Kija’s tomb, Pyeng Yang, [s.d.]. Characteristic round earthen mounds marking graves can be seen on practically every hillside. Sage Kija is mentioned in the Chinese sacred writings and is venerated as the founder of Korean civilization. Kija came to Korea in 1122 B.C. (The Reverend Corwin and Nellie Taylor Collection)

View of Pyengyang, [s.d.]. In this district, the Methodist Church has a boys’ and a girls’ high school, 26 primary schools for boys, 12 primary schools for girls, total enrollment of 2,200. There are also three kindergartens and a school for the deaf and blind. Primary school children will sit more closely together to afford room for newcomers. Koreans themselves give more than two-thirds of the support needed for these primary schools, about $750 a month. The city center has a population of about 60,000 in a metropolitan area of about 1,100,000. (The Reverend Corwin and Nellie Taylor Collection)

Hall Memorial Hospital, Pyengang, [s.d.]. Hospital supported jointly by Methodists and Presbyterians, each furnishing a missionary doctor. Missionary doctors supported by two Korean physicians, two Korean graduate nurses, and one missionary nurse. In one recent year, 20,000 dispensary patients were treated and 600 operations were performed. In Pyengyang, there is also the Women’s Hospital and Dispensary operated by The Women’s Foreign Missionary Society. The Hall and Women’s Hospitals minister to a population of 1,100,000. (The Reverend Corwin and Nellie Taylor Collection)

The Seven Star Gate, Pyeng Yang, [s.d.]. The gate name refers to the “Big Dipper” constellation, meaning North Gate. Where walls are pulled down for electric car lines, some of these gates are being preserved as historical monuments. The first shots of the land fighting at the beginning of the Russo-Japanese war were fired from the top of this gate. (The Reverend Corwin and Nellie Taylor Collection)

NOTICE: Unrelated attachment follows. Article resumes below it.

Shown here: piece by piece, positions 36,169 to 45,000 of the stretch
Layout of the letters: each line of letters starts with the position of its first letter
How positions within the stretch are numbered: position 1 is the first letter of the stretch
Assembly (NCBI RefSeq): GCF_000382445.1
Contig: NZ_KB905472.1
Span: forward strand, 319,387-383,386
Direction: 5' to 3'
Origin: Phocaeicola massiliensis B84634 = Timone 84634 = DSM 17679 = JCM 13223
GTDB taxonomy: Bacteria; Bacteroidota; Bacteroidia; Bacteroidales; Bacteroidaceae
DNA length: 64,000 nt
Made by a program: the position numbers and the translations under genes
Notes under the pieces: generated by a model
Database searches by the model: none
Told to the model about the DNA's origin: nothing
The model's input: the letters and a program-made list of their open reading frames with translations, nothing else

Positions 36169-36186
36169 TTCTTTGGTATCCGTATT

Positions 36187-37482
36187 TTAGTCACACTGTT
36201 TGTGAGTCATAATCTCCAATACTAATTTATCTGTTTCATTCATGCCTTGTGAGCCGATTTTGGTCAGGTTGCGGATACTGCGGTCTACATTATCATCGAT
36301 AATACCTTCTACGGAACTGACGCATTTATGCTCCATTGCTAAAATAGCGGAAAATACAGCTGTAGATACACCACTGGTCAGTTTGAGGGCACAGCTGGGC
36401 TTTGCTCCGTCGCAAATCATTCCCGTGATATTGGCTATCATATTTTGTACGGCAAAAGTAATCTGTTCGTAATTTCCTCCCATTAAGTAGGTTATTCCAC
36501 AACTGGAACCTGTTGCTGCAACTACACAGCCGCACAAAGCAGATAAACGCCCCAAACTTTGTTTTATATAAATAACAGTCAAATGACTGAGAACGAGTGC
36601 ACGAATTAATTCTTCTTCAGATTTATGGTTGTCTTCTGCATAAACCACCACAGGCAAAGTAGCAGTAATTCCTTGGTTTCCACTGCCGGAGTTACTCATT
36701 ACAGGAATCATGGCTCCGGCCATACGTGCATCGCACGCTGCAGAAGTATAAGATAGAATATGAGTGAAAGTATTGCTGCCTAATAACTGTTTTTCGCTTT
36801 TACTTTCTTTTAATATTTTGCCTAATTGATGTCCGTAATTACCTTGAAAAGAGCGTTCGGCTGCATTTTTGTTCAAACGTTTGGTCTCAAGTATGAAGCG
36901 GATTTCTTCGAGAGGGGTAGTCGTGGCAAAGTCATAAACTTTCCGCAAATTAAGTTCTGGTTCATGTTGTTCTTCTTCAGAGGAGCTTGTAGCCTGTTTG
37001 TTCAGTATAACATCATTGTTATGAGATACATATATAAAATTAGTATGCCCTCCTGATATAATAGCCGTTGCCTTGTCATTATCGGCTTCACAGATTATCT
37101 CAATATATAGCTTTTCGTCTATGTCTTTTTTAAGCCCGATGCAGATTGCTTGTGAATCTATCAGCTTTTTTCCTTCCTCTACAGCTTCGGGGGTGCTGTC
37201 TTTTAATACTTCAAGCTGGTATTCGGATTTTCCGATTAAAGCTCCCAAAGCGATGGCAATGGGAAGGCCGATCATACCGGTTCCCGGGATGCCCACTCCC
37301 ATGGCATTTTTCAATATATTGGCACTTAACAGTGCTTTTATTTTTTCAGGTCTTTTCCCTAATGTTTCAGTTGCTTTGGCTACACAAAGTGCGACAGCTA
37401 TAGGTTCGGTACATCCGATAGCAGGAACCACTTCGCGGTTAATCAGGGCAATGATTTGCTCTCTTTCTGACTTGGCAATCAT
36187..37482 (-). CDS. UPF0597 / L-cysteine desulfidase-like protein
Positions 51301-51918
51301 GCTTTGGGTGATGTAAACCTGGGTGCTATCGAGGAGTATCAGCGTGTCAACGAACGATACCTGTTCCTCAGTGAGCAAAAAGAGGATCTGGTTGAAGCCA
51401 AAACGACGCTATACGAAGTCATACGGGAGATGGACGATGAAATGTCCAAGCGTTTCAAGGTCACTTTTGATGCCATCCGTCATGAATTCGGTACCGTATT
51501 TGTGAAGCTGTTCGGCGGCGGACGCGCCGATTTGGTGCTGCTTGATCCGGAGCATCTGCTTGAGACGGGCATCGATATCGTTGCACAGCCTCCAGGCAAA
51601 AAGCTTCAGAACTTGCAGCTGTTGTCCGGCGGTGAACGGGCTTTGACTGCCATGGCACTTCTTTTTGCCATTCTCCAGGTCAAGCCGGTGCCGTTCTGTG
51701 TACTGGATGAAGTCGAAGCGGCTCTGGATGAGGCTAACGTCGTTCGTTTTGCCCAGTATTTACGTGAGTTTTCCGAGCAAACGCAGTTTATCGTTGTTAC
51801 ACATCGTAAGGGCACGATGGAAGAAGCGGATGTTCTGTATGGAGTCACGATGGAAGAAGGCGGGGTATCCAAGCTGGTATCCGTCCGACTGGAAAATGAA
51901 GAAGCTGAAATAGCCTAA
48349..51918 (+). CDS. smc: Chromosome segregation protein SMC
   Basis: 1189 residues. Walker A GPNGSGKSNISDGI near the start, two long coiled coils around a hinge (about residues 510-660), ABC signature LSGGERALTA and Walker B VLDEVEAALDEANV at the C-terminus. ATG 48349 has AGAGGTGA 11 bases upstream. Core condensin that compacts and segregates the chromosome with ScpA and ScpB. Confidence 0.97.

Anchor stones, Pyeng Yang, [s.d.]. For centuries, it was believed that the Pyeng Yang was a boat floating in the waters of the two rivers which make almost an island of the city. Out in the fields at some distance from the city, are these two great stones which are thought to moor the city in some fashion to prevent the city from floating away down the river. Another interpretation is that the stones are the masts of the floating island city. (The Reverend Corwin and Nellie Taylor Collection)

Beautiful scene in North Korea., [s.d.] (The Reverend Corwin and Nellie Taylor Collection)

Spirit house on hill above Haiju, [s.d.]. Many spirit houses are beautifully situated. To the left of this house is the far sweep of sea; to the right, the Haiju mountains; below the valley and city of Haiju. On the day when this picture was taken, there were offerings on an altar, and a throng of women who surrounded a whirling sorceress and her assistants who were beating upon drums and cymbals. Four years later, this same spirit house was partly in ruins and deserted except for the sorceress and a few women who came to make sacrifice. (The Reverend Corwin and Nellie Taylor Collection)